Childhood obesity shouldn't be that hard to combat -- but these days, it's a major problem that can hurt both the kids and the environment.There are things you can do about it, though. Pull the iPod ( AAPL) buds out of your kids' ears, turn off the TV and the Xbox, shut down your laptop, and boot your spouse off of his or her AOL ( TWX) account. Go outside. The statistics are getting harder and harder to argue with: Kids are spending more time with electronic gadgets and less time outside. The result: They're less connected to the world around them and more connected to your fridge. The Kaiser Family Foundation found that children begin to watch television regularly at a shockingly young nine months of age, down from three years in 1961. But back then, television was the only electronic distraction. Kaiser reports that children younger than six years old spend two hours a day using "screen media," including television, computers and video games. This is the same amount of time they spend playing outside. It seems that as kids get older, the screen-time goes up and the outdoor time declines. Kids age eight and older spend an hour more than they did in 1999 absorbing media, and they spend a quarter of that time multi-tasking, or switching back and forth between Web-surfing, IMing, texting on their cell phones, listening to their MP3 players, and so on. A few years ago, author and journalist Richard Louv declared that our children were suffering from nature deficit disorder. Grist has a Q&A with him about it. This lack of early exposure lasts a lifetime. The Nature Conservancy reports that since 1991 participation in outdoor activities like camping, backpacking, fishing, hiking and hunting has fallen off by around 15%.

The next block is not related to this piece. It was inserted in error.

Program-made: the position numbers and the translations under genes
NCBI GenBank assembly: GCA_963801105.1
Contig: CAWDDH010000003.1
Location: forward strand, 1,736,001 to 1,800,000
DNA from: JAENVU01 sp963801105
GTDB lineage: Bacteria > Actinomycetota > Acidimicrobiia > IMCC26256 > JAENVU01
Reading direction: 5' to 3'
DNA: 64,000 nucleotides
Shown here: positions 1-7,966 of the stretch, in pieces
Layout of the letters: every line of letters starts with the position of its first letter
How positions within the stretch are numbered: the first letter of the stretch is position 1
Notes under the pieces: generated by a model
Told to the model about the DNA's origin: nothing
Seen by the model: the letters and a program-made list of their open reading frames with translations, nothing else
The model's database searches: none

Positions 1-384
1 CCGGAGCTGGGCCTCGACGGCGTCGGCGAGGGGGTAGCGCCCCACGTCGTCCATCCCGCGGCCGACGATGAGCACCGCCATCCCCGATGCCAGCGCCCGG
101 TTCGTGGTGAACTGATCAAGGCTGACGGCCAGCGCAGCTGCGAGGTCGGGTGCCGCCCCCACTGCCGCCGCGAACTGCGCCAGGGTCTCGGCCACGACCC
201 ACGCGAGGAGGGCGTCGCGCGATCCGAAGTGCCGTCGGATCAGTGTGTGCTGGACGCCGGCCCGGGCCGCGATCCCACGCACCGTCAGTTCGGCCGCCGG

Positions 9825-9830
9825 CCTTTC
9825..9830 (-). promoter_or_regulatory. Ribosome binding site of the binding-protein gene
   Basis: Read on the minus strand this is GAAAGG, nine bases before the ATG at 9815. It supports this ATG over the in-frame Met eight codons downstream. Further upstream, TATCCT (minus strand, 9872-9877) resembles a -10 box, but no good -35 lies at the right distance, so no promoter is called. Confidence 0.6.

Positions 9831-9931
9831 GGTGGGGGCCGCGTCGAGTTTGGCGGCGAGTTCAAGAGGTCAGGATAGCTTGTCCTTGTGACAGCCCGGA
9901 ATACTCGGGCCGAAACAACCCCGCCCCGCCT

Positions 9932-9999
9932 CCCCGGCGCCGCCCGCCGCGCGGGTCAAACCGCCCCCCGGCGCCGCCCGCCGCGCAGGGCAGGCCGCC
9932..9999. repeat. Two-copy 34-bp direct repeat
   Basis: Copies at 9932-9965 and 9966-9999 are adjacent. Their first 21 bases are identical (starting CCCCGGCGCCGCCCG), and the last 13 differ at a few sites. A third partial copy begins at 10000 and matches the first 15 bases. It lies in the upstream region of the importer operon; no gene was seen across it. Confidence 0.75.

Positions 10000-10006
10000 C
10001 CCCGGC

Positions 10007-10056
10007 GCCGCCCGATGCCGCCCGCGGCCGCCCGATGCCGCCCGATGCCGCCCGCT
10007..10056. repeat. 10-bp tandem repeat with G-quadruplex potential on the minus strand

- Hop on a bike with kids who are old enough and find safe routes for peddling to the movies, nearby restaurants, baseball practice, dance class, friends' houses and even on small errands. You'll save money on gas and show your kids that they don't always need you and your car keys to get around.
- Fishing or berry/apple/pumpkin/whatever picking shows kids that food does not come in an endless stream, neatly packed in boxes from someplace far away. They'll see that what we eat has to be grown, or grow up, on farms and in the water and woods and it teaches them what grows and swims locally. They'll start to appreciate why it's important to protect local waters and farmland and woodland, and maybe even waste a little less at the dinner table.
- Remember, when you're small a little green space goes a long way. There are 5,842 state parks covering 13 million acres. They have 43,000 miles in walking trails. And there's city and county parkland on top of that. Some of these areas are suitable for camping, canoeing, skiing and swimming; others are just the right size for a leisurely, hour-long weekend excursion.